What Matters Most – Mark 12:28-34 – Sermon Notes

Jesus isn’t hiding what matters to him.

What’s most important?

Jesus says it’s not difficult. What God has always wanted above all is for you to be in a relationship with him. Love the Lord your God is the overarching promise, with love your neighbour included within that. If you are loving God that will present in your life as loving your neighbour. The place you see God is in other people. Obeying one will mean you obey the other. It requires you to look at other people and think what you’d need if you were them. Jesus goes beyond imagining and became one of us. Jesus manages to offend nearly everyone. Acknowledge who God is, learn to love him and that changes how you love others.

What’s not important?

Jesus likes the answer (v34). The burnt offerings was one of the things people were told to do by God to show love for him. It’s a strange thing to say. We choose the thing we find easy to do. It seems to be a British thing to say our life isn’t all consuming but we go to church. Why would the one God who loves you want a burnt offerings when he could ask for your life of a love for him and for others?

So close, but so far away

Jesus has a huge claim to authority but has no ego. Having a life transformed by God is more important. Jesus turns the tables right back on you. God doesn’t want a feeble religious offering.

Taxing Questions – Mark 12:13-27 – Sermon Notes

What’s important? We don’t like some of the stuff Jesus says.

More important than politics (v13-17)

Jesus walks in teaching there’s a king higher than Caesar. His reply has been described as ‘gnomic’. It doesn’t seem to answer the question. It’s mysterious. Jesus says you need to have some respect for the state you live in. It’s more important to give to God what is God’s. The image of what God is like is printed on each human being. Every political cause there is thinks Jesus is on their side. The idea that Jesus came to bring justice is wrong. He could’ve done that at this point. He says there’s something more important than that – you realising your life belongs to God and giving that life back to him.

Every Christian has a responsibility to work out their relationship with the government. Jesus bringing God’s presence into the world doesn’t come that way. The image of God in us is broken but is still there. It’s more important to get right with God than to change the world. Whatever you’re doing in the world, bringing people back to God is more important.

More important than marriage (v18-27)

The Sadducees wanted to improve their family values. Jesus says they’re wrong. They haven’t grasped that marriage is temporary. The Bible describes the new world as a marriage. The purpose of marriage here is to point to that marriage. It’s one of the best ways we get to point people to the way God loves. Jesus says to get on with what matters. Don’t be inward looking.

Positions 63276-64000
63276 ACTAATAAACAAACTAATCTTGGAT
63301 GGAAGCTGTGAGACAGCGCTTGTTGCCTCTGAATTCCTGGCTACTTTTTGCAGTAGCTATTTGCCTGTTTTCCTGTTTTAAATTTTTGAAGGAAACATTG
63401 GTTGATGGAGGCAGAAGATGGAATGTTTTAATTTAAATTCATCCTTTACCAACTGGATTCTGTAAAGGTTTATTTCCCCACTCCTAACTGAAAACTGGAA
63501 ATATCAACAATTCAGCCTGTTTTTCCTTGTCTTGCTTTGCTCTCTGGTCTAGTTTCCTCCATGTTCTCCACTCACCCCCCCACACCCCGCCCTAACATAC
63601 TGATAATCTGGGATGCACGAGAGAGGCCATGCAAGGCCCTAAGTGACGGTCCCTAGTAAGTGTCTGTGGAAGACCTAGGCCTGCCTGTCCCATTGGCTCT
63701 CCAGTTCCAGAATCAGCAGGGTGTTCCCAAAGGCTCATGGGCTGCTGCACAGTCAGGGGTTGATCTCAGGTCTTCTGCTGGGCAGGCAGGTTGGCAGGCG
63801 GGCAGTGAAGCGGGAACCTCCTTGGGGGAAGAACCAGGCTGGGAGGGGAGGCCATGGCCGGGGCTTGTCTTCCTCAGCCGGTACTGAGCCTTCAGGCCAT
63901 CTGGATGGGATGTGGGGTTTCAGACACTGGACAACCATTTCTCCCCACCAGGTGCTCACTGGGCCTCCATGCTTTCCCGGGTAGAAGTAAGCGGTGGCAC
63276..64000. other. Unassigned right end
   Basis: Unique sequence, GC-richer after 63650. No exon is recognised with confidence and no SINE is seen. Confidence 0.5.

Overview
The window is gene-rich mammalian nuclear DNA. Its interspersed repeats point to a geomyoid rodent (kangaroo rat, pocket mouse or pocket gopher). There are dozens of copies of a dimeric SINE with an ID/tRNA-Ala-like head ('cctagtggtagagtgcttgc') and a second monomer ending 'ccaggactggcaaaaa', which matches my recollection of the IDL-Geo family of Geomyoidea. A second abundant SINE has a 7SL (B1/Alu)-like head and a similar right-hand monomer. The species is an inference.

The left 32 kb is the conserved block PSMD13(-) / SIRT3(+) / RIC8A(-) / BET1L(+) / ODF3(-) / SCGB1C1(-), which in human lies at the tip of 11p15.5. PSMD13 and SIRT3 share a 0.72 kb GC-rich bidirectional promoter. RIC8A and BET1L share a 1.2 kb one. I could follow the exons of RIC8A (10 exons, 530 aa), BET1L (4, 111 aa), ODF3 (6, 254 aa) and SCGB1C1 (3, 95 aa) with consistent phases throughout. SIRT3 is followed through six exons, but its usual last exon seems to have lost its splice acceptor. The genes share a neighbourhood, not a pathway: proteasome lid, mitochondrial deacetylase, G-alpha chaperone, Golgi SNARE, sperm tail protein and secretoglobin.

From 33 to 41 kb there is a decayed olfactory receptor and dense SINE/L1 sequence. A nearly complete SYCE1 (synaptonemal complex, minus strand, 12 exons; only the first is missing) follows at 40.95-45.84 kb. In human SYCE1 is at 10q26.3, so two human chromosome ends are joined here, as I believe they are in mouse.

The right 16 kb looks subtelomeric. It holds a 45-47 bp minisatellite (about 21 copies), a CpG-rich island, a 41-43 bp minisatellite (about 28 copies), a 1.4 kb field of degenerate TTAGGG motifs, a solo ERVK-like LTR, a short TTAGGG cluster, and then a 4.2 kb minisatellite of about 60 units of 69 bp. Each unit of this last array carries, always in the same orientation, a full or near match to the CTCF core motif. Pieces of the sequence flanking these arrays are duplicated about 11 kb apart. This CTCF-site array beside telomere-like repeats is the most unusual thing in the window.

Jesus speaks bluntly to our deepest longings. He’s about to go to his death. He has a long eternal record of putting you first. It would be right to listen to him.

The Rejected Son – Mark 12:1-12 – Sermon Notes

Jesus shows up in the temple on his last trip there. The teachers of the law, elders and chief priests were there to meet him. They ask him a question meant to trick him. The rumours about him had become so strong. A parable is a story with a point that’s meant to teach us something. The parable is about you. He’s revealing to his audience what’s really in their hearts.

The landowner builds a vineyard and rents it out. The servant isn’t welcome and is sent away empty handed. The next is beaten and the following one is killed. The landowner sends his son. The tenants plot to kill him. The landowner will bring justice. Jesus tells a short story and the ruling group decide that he must be arrested. They realised they were caught (v12). This parable must have significance.

God sent his Son to gather ripe fruit

This story isn’t new. Isaiah 5 – Israel is the vineyard. In Jesus’ story, the owner has left it in the care of tenants. Jesus was saying God sent various servants but Israel rejected them. Now the landowner has sent his last servant, his only Son, to gather fruit. He now stands in the temple, the very moment Israel had longer for. They want to know by what authority he heals, teaches, forgives. Jesus answers their question in the parable. His authority comes from heaven. The leaders are faced with whether they accept him or reject him.

Those who reject the Son will be rejected by the Father

Jesus says if they kill him, God, the true owner of the vineyard will come and bring justice on them. He says they’re the evil tenants.

If you welcome the Son in, it will be marvellous

Jesus said he himself, who would be rejected, was actually essential. Every single one of us is like a wicked tenant. We have rejected God. We all deserve what the evil tenants get, except that God so loved the world. Jesus was rejected by God for our sake. Even though humanity rejected Jesus, he was still willing. God raised him up from the dead and exalted him to the highest place in heaven. If you welcome Jesus in, you’re no longer just a tenant. You’re a son. The vineyard is your inheritance and you will no longer be rejected by God.

The gospel story is your story. It keeps you humble. Why do we continue to reject his authority? God is the rightful owner of your life. The fruit that’s produced all belongs ultimately to him.